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In my last post, I started talking about one of my favourite family pasttimes: geocaching.
I mentioned that to get started, you should sign up for a free account at www.geocaching.com, and install the app on your smartphone. You can buy handheld GPS units for geocaching, and although we haven’t gotten that far yet, we’re definitely interested!
Once you have your free account and the free app, you’re all set to look for geocaches. I suggest opening the webpage at home first, to see what’s around you. The webpage does this by tracking your location, and will show you as a blue, radiating dot on the page. The geocaches around you will be green markers on the map (I believe the orange markers are geocache events, something we have not participated in).
Zoom in, and get a closer look at a geocache in your area by clicking on it. Each geocache has a name and a GC code, with latitude and longitude coordinates. Clicking on the geocache of your choice will open up further information about the geocache, such as, what size it is, what kind of container it might be in, hints on finding it, and whether you need to bring a pen or a pencil. It will also give you information on when it was hidden (how old the geocache is) and when it was last found.
We like to check out the geocaches ahead of time online, and send the information to our phones, so that when we’re “out and about”, we can save time and battery power by already having the info with us. When you’re outside and looking for these treasures with your smartphone, it is an awesome feeling! And it’s such an accomplishment when you find one, you feel pretty darn good about yourself 🙂
The great thing about using your smartphone is that it has a compass feature that you can follow, and it’s accurate within 5 meters.
Last weekend, we headed to a family function, and enjoyed the nice drive and fall colours on the way to and from… and we found a geocache along the way!
Once you find the geocache, you will want to log that you’ve found it, because this information tells future geocachers when it was last found. You can do this step immediately, or wait until a little later, but I wouldn’t wait too long! It’s good to keep the information as current as possible.
I can’t say enough good things about geocaching, as huge a fan as I am of the great outdoors. It’s an addicting activity, and so worthwhile 🙂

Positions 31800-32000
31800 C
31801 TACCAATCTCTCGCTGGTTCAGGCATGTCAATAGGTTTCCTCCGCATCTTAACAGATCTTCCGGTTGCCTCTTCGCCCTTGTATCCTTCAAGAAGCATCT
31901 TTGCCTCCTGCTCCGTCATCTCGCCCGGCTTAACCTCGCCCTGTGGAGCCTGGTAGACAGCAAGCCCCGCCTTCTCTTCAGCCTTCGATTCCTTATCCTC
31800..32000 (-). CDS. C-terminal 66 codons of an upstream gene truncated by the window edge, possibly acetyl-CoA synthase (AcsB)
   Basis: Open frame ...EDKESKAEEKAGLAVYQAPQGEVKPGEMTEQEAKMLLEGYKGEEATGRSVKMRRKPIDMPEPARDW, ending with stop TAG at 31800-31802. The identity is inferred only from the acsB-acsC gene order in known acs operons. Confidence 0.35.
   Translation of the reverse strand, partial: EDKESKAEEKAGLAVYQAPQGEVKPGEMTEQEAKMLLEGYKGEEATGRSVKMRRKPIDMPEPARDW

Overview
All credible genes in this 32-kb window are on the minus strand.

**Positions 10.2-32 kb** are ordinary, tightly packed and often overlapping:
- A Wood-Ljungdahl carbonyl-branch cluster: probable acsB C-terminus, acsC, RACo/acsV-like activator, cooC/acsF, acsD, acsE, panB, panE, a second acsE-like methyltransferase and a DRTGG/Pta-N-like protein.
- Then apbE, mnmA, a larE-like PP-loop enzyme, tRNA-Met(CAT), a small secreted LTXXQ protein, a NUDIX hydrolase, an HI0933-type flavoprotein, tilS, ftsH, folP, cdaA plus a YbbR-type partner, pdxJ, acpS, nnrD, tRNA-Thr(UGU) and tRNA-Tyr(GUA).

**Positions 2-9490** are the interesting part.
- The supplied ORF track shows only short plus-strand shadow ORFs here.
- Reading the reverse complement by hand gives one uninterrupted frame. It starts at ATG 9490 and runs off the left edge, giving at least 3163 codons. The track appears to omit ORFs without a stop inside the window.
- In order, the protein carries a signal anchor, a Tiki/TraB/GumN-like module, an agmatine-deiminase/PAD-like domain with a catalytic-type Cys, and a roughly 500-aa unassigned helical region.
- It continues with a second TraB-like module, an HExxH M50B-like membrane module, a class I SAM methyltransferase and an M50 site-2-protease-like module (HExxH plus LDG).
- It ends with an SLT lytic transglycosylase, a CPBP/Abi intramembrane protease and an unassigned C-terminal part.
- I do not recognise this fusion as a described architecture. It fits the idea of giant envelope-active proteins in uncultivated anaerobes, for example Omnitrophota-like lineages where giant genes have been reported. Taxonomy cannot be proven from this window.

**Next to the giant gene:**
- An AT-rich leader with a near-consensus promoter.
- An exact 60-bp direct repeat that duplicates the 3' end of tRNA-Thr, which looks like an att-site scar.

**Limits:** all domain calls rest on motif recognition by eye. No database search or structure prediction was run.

I hope you’ve enjoyed the information I’ve shared. If you’ve been geocaching, what would you add?
You can mention “geocaching” to just about anyone, and some people will have heard of it (some will even have done it). A lot haven’t heard of it, but are intrigued when you explain what it is.
I first heard about geocaching roughly a year ago, from a coworker who had just done it for the first time with her then-boyfriend. That almost sounds dirty, right? It can be! Let me explain:
The possibility of geocaching was born on May 2nd, 2000, when satellites were given new instructions, improving their GPS capabilities. The next day, a guy named Dave Ulmer, wanting to test the accuracy of the new capabilities but hiding a trackable item item in the woods, taking note of the GPS coodinates. The idea was to “take something, and leave something”. He posted the first “geocache” on Usenet, only then, it was called “the great stash game”. Within three days, two other people found the item and shared the experience. Within a month, people were buzzing about this activity and, in a nutshell, it caught on. (This is the extremely abbreviated version!)
It became geocaching because “geo” means Earth and “caching” means hidden temporarily (in general).
LOTS of geocaches are hidden in wooded areas, which is where getting dirty comes into play 😉
However, some geocaches are hidden in some not-so-private areas too, which brings me to my next point: you need to practice stealth. If the wrong people find the geocache, there is a good possibility it will end up being destroyed.
My husband and I, with our boys, have found about 30 geocaches at this point, which isn’t great, but it’s not too bad either. Plus, we’ve found them in all kinds of environments. We’ve found one in a grocery store parking lot. We’ve found two separate ones near coffee drive-thrus, and we’ve also found several along the Niagara escarpment (which is close to where we live). We also had one day, where all four of us climbed the side of the escarpment and came out looking like The Walking Dead. Dirt EVERYWHERE, twigs stuck in my hair, war wounds on just about all of us, and what an appetite we worked up…
Yup… but so rewarding when you FIND it. It’s like a grown-up version of a treasure hunt, and there’s no telling what you will find… some people leave money, trinkets, collectibles, even gift cards. You don’t have to take or leave something, but you should definitely sign the log sheet with your name and the date.
But, to start up with this amazing hobby, your first step really is to go to www.geocaching.com, and create a free account. You need this in order to look for geocaches, because the website tracks every one of them. And to make it extra convenient, you can get the app for your phone, so when you’re on the go, maybe between errands, you can log into your account on your smartphone, and see what’s around you 🙂
I’ll delve a little more deeply into this topic in my next post… I love this hobby, and I think if you enjoy the outdoors, you will too. What I love the most about it, though, is the fact that it’s like a huge, global secret. Some people know about it, and many more don’t. So if a geocache near your workplace or near your home is in view, you can enjoy knowing that it’s right under their noses and they have no idea!
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